18 January 2023
A plastic surgeon borrowed € 632,891 from his Dutch limited liability company (BV) as per 31 December 2009. In 2010, the loan increased to € 803,414. The Court of Appeal ruled that BV forewent its creditor rights in 2010, resulting in a taxable distribution for the full amount of € 803,414. The Court of Appeal also applied a penalty.
Following Houthoff's appeal, the Dutch Supreme Court ruled that the Court of Appeal should have made a distinction between (a) distributions made by BV when it pays funds to its shareholder, and (b) distributions that occur due to foregone creditor rights by the BV. Therefore, the Court of Appeal should have further motivated if- and to what extent the BV made a distribution in 2010. Furthermore, a tax return prepared- and filed by a renowned tax advisor may generally be relied upon. Therefore, the Court of Appeal should also have further motivated why the penalty was justified, given that the plastic surgeon provided all relevant information to his tax advisor at the time.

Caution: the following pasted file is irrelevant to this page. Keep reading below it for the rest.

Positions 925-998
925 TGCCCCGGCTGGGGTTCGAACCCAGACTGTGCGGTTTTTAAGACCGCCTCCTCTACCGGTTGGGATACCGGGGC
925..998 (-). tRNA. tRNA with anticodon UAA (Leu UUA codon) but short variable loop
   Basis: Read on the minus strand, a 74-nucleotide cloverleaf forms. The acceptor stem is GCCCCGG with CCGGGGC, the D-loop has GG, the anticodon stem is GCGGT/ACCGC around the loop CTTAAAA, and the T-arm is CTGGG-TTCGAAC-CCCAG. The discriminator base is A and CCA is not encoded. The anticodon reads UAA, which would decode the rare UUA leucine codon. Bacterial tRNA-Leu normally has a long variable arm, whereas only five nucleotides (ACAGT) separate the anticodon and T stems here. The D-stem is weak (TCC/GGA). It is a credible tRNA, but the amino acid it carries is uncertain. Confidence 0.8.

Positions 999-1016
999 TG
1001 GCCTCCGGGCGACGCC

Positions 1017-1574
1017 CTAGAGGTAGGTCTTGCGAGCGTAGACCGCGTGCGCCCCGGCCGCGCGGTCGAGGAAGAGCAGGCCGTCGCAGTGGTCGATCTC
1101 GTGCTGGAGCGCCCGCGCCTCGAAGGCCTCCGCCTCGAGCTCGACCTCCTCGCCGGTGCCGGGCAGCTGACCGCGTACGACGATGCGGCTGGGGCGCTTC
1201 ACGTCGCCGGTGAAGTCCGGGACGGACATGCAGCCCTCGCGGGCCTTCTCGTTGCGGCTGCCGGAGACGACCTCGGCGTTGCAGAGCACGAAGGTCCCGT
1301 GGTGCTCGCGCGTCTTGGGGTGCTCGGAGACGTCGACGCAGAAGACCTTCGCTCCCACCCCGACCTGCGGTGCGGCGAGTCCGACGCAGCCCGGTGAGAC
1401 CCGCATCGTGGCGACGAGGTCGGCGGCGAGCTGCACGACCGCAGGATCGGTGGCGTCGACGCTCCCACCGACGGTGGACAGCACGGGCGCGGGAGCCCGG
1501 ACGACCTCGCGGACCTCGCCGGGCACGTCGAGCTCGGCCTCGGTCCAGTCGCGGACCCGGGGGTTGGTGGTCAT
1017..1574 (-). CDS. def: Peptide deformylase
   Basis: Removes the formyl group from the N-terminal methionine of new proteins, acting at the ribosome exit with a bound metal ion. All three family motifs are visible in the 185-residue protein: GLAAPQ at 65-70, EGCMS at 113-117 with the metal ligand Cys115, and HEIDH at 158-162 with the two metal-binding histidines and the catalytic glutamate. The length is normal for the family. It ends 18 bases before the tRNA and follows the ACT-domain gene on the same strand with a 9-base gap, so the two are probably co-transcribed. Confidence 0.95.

The Supreme Court referred the case to another Court of Appeal to further assess these two points. This case resulted in interesting new case law on when- and to what extent taxable distributions have to be taken into account between a BV and its shareholder.